9. Dear Jon, I hope all is well, and that you’re taking your precious tar-heels’ hammering in stride:) I just wanted to run by you some swamp-related thoughts that have been puzzling me of late. First off, I think you’re spot on in your characterization of the ‘Meno Assumption’ as a prima facie claim about the comparative epistemic value of knowledge and mere true belief. Suppose now that an epistemologist wants to show that her account of knowledge is (as you say in your book) at least logically consistent with the Meno Assumption. One way to do this would be to do what Greco and Sosa do–by giving examples like this: Bill’s knowing p (i.e. a cognitive success through ability) is more valuable than were he to merely truly believe p (i.e. to form the true belief in a way that his ability does not explain the success). The thought at play here is that, if we buy the achievements-are-finally-valuable idea, we’d be inclined to think that the general strategy Sosa and Greco offer has preserved the Meno Assumption. What has been concerning me of late is not anything to do with the substantive parts of this kind of response, but rather, the strategy of trying to preserve what I think is as assumption about the comparative values of TYPES of epistemic standings by showing how a given theory implies that a token of one is more valuable than a token of another. This strategy seems to be the modus operandi among epistemologists trying to meet the demands of Meno; Goldman and Erik Olson (whose substnative approaches differ significantly from the Sosa/Greco approach), for example, also assume that such a strategy is without problem. Upon closer inspection, though, this strategy seems questionable. Consider that whatever properties knowledge has as a type of epistemic standing, on which value would supervene, would be properties shared by all knowledge tokens. However, the properties of the knowledge tokens that folks like Greco/Sosa/Goldman/Olson point to when claiming to preserve (on their respective theories) the Meno Assumption are ones that not all tokens share, and so wouldn’t be what makes one type of standing more valuable than another. For example, whatever it is that makes Bill’s knowledge of where his keys are more valuable than merely truly believing them seems to be some property which is epistemically valuable at least in part because Bill wants to know where his keys are. But whatever property would make knowledge as a type of standing more valuable than mere true belief wouldn’t be a property on which the value that supervenes on that property is constituted in part by Bill’s interests. A related thought that I think might help to motivate this sort of worry is that epistemologists who disagree significantly with respect to each other’s substantive accounts of knowledge tend to buy into the Meno Assumption. This suggests that whatever it is about knowledge by virtue of which epistemologists with radically disparate theories of knowledge are lead to think it more epistemically valuable than true belief is some theoretically-neutral feature of one epistemic standing not shared by the other, and something different from whatever property would make a knowledge token more valuable than a corresponding true belief token only if some particular theory of knowledge is correct. In sum, then, my two worries about the widely used modus operandi of responding to Meno is that it (i) Assumes, and I think unwarrantedly, that what makes knowledge comparatively more epistemically valuable qua type than true belief qua type would also be the salient value bearer of some K token that would serves to make it more epistemically valuable than some corresponding T token; and (2) The modus operandi is one that attempts to explain an intuition shared across widely differing substantive theories of knowledge in a way depends on a particular theory of knowledge being correct.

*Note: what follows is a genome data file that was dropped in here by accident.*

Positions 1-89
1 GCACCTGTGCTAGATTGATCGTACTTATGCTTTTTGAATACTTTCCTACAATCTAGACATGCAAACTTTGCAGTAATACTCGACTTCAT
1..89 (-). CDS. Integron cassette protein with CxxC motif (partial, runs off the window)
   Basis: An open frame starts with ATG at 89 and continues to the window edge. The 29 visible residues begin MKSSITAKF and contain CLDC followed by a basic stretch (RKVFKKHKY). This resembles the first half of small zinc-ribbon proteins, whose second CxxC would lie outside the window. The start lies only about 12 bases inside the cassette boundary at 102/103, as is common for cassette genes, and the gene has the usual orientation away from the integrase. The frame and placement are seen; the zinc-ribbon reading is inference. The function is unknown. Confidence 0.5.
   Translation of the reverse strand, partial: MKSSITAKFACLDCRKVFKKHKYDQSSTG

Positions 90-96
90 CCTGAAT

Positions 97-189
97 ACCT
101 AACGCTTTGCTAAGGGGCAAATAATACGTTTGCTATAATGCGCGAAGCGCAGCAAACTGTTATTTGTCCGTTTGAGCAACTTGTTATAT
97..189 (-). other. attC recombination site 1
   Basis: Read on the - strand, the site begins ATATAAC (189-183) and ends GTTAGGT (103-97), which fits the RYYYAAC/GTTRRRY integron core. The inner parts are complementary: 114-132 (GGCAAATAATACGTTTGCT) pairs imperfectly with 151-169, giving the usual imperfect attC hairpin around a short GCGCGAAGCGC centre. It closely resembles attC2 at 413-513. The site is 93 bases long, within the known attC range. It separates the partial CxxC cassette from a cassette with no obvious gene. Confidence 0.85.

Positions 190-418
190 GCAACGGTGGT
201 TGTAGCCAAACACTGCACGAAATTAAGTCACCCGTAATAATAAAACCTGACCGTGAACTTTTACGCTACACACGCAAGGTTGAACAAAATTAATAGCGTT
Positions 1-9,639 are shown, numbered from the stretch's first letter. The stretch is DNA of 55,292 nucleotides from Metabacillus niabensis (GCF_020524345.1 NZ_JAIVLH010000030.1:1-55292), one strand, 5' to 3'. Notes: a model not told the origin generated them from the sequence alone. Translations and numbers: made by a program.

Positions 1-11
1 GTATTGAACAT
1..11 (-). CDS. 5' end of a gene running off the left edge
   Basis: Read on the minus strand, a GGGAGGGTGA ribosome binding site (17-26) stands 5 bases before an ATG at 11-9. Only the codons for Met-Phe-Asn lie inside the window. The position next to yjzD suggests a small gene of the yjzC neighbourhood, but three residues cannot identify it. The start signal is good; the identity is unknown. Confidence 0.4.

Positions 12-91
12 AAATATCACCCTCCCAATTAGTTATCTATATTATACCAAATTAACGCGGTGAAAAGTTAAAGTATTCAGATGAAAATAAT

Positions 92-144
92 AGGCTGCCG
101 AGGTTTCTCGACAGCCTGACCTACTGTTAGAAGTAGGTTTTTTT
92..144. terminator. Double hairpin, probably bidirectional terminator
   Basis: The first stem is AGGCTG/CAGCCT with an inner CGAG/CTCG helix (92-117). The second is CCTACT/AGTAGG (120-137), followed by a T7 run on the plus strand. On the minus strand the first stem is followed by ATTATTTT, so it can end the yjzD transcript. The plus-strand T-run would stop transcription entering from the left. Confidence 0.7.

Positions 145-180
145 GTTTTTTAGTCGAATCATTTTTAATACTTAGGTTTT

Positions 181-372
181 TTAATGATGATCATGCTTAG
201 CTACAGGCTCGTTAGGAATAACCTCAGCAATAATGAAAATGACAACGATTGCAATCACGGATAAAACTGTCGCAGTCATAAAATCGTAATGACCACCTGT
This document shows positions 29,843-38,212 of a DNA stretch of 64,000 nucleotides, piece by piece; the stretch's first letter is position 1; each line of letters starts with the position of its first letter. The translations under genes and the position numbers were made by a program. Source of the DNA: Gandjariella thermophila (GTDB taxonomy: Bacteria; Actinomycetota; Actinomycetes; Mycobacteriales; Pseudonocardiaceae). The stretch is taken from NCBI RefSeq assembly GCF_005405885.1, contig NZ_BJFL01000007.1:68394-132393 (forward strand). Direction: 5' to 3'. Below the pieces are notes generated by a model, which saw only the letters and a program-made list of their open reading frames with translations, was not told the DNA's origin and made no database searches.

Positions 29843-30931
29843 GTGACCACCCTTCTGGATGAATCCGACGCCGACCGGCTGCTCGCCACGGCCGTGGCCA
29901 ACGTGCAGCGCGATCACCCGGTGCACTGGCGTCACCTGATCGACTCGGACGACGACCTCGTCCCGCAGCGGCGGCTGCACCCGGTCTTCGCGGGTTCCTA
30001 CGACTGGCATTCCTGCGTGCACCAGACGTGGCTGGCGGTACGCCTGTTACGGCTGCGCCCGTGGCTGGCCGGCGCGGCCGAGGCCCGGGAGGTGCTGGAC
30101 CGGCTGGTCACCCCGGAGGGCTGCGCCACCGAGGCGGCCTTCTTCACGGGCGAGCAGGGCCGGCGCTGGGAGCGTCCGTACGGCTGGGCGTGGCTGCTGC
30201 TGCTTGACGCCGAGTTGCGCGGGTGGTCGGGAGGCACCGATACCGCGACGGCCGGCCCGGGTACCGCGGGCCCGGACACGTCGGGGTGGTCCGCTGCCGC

These thoughts are at this point a bit inchoate, but I’d nonetheless be curious to know whether you share either of these concerns (or perhaps find them to be misguided). Cheers, Adam

  10. Adam, I’m not sure I follow your concerns here, but I *think* some of them I talk about in the new piece about the swamping problem that Duncan is publishing in the new collection on the value problem. If that’s not relevant then I’m not quite sure what you are after.